Charles de Marguetel de Saint Denis Saint-Évremond, de

First name
Charles de Marguetel de Saint Denis
Last name
Saint-√Čvremond, de
Date of Birth
Date of Death
Born in
Died in

Charles de Marguetel de Saint Denis de Saint-Évremond was educated at the Parisian Collège de Clermont. He embarked upon a military career under Louis II de Bourbon during the Fronde. He was forced to leave France for his royalist stance and stayed in exile in England (1662–5, 1671–96) and in the Netherlands (1665/66–70). Saint-Évremond was an Epicurean writer who excelled in biting satire of topical events and moralist essays. He met Thomas Hobbes, Gassendi, and Vossius. See: Ternois, 1965; NNBW, vol. 7, cols 1084–9; Cohen, 1925–6; Hope, 1999. For the alleged influence of Spinoza on Saint-Évremond: Potts, 2002, pp. 13–15.

Pierre Desmaizeaux, Saint-Évremond biographer, wrote about the relationship between Saint-Évremond and Spinoza. The French libertine claims to have been in some regular contact with Spinoza and he puts forward details about their friendship (if any) in two of his testimonies recorded by his biographer, Desmaizeaux.

The account in ‘Vie de Mr. De St.-Evremond’ reads thus:

Mr. Saint-Évremond had also a pleasure to see several savants and some celebrated philosophers, who were also in The Hague, and particularly messrs Heinsius, Vossius and Spinoza. ‘The last, he [Saint-Évremond] told me one day, had a mediocre size and a pleasant physiognomy. His knowledge, his modesty and his indifference was appreciated and sought after by all the kindred people who resided at The Hague. It never became evident in his ordinary conversations that he had the sentiments which one can subsequently find in his ‘Posthumous Works’. He acknowledged a distinct being apart from matter, who operated miracles through natural ways, and who ordained religion to observe justice and charity, and to call for obedience. It is also, adds mr. Saint-Évremond, with what he subsequently tried to prove in his ‘Political Theology’ [the ‘Theological-Political Treatise’]. It seems effectively that this was the principle goal of this book, but if one looks closely it quickly shows will that the author takes on religion itself.  Spinoza had not uncover himself at once. He withheld his considerations also when mister Saint-Évremond was in Holland. But if one may believe mister Stouppe, several years later he [Spinoza] haughty expounded in his discourses: that God was not endowed with intelligence, infinitely perfect and happy as how we imagine him, but this is nothing else than this virtue of nature which is extended in all creatures. The same attitude can be perceived in all his works. His ‘Political Theology’ holds the seeds of his atheism, but in a disguised manner, and it is firstly in his ‘Posthumous Works’ that he makes known his true feelings.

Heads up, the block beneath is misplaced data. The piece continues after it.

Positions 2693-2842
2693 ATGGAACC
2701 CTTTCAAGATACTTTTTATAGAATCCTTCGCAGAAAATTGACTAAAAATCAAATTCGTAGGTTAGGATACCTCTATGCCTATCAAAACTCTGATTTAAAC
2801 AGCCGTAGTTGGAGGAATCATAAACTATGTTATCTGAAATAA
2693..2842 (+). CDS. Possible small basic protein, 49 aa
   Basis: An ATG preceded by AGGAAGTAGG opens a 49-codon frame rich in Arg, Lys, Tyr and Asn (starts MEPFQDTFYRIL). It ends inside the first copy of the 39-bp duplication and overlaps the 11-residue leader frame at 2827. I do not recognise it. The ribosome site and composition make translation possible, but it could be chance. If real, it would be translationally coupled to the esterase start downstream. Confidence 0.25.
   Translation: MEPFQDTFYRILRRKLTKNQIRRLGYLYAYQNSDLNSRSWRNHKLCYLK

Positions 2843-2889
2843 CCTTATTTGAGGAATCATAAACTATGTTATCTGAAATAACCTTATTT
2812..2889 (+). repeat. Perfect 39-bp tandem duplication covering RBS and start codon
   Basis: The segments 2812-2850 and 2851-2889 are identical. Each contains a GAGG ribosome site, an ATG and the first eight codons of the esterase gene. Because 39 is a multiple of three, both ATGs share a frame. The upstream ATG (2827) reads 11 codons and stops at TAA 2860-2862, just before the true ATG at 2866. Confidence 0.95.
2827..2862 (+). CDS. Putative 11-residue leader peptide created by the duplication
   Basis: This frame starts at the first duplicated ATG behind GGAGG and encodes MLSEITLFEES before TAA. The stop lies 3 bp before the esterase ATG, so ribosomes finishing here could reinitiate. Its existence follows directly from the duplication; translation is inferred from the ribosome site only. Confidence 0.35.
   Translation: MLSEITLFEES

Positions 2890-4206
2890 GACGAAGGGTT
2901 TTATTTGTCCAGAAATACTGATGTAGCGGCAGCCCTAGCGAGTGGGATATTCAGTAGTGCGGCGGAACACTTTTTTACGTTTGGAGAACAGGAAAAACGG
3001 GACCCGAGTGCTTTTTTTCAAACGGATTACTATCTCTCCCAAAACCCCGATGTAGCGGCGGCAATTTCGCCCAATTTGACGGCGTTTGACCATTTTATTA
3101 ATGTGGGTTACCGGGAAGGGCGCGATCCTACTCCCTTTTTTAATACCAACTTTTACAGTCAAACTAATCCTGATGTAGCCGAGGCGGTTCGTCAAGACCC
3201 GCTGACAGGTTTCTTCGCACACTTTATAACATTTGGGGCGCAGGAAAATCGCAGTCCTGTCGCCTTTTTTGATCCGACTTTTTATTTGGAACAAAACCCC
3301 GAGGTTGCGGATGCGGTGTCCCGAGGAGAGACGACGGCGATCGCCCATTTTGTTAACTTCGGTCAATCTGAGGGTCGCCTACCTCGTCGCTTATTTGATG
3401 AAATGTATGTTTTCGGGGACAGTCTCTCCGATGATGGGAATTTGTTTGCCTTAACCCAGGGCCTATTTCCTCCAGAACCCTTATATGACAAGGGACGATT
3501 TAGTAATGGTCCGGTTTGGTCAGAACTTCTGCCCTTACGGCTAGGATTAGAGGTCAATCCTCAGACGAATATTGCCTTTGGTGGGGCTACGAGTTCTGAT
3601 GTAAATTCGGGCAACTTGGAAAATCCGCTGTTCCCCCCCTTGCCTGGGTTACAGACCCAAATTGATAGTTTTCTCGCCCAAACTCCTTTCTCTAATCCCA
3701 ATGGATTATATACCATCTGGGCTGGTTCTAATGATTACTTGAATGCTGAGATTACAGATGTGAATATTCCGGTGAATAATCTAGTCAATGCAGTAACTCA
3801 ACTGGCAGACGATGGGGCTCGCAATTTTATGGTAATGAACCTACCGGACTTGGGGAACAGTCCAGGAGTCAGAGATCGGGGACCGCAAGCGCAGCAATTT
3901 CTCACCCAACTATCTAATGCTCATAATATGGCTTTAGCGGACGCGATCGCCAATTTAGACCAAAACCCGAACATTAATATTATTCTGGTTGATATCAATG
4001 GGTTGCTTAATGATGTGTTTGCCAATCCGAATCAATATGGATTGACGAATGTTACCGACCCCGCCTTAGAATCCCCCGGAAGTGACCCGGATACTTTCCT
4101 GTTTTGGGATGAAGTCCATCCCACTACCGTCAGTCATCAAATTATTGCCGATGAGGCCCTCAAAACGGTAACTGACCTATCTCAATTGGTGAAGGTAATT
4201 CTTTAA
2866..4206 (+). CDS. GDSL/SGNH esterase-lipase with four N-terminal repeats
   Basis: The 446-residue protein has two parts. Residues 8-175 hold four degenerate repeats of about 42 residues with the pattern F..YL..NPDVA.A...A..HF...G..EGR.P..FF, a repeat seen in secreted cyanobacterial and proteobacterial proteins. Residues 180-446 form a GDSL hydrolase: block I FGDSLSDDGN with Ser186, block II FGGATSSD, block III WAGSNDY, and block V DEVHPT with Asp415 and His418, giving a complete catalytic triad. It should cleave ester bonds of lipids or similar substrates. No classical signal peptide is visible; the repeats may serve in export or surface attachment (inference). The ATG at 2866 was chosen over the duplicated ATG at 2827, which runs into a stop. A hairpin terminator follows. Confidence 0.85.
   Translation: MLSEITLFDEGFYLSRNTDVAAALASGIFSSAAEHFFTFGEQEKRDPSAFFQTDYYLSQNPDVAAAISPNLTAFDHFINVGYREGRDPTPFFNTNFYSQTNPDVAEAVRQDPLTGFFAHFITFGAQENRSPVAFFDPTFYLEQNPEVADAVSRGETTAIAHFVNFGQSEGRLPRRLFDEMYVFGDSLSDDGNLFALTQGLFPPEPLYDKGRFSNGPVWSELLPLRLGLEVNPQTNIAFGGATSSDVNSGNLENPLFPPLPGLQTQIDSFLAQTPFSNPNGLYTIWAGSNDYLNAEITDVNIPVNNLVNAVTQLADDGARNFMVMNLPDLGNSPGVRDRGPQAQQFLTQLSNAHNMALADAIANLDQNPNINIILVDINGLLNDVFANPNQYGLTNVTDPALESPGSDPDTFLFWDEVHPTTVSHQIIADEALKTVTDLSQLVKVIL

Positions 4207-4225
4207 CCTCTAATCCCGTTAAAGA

Source: Saint-Évremond, 1740, vol. 1, pp. 87–9; quoted in Walther and Czelinski, vol. 1, p. 405). See also: Cohen, 1925–6, p. 59, no. 6.

The second testimony of Saint-Évremond was only recorded by Desmaizeaux in November 1701 and reiterates some details from the first testimony (cf. Ternois, 1965, p. 4.). The account report reads the following:

Mr. Saint-Évremond had the occasion to see Spinoza often because he sometimes went to dinner with mr. … where mr. Saint-Évremond lodged and he has assured me that in his conversations he never showed that he was an atheist, nor in his book (‘Tractatus theologico-politicus’), that he acknowledged a distinct being from matter and that he believed that he operated miracles but through natural ways, and that he only ordained religion to observe justice and charity to call for obedience. Spinoza had a mediocre size and had nothing unpleasant. He was not rich and prominent people often bought him a meal, more particularly to have a conversation with him than to do something good to him. He spoke Latin fluently, but not very elegantly.

Source: Saint-Évremond, 1740, vol. 1, p. 110; quoted in Ternois, 1965, p. 4). See also: Cohen, 1925–6, p. 59, no. 6.

Finally, another testimony made by Saint-Évremond in 1701 adds to the confusing complex of circumstances surrounding Spinoza’s death. The issue, not corroborated by any historical evidence, focuses on the question of how the dying philosopher was to assess religion and mortality in his last hours. According to the testimony, like many, Koenraad van Beuningen had been curious what a philosopher like Spinoza would have to say about all this. The account by Saint-Évremond reads:

Mr. van Beuningen, a man of spirit and erudition, assured mr. de Saint-Évremond that, when he was with the dying Spinoza—because he was curious, and also others had done the same thing—and asked him with which sentiments on religion he was to die, he [Spinoza] said to him: ‘That he put the care of his soul in the hands of God, that he had served him according to the knowledge he [God] had given him and that he had served him otherwise had he given him other [knowledge]’.

Source: Saint-Évremond, 1740, 1740, vol. 1, p. 110; quoted in Ternois, 1965, p. 4.


Benedictus Spinoza, de


Koenraad Beuningen, van


Pierre Desmaizeaux


Pierre Gassendi


Thomas Hobbes


Gisbertus Voetius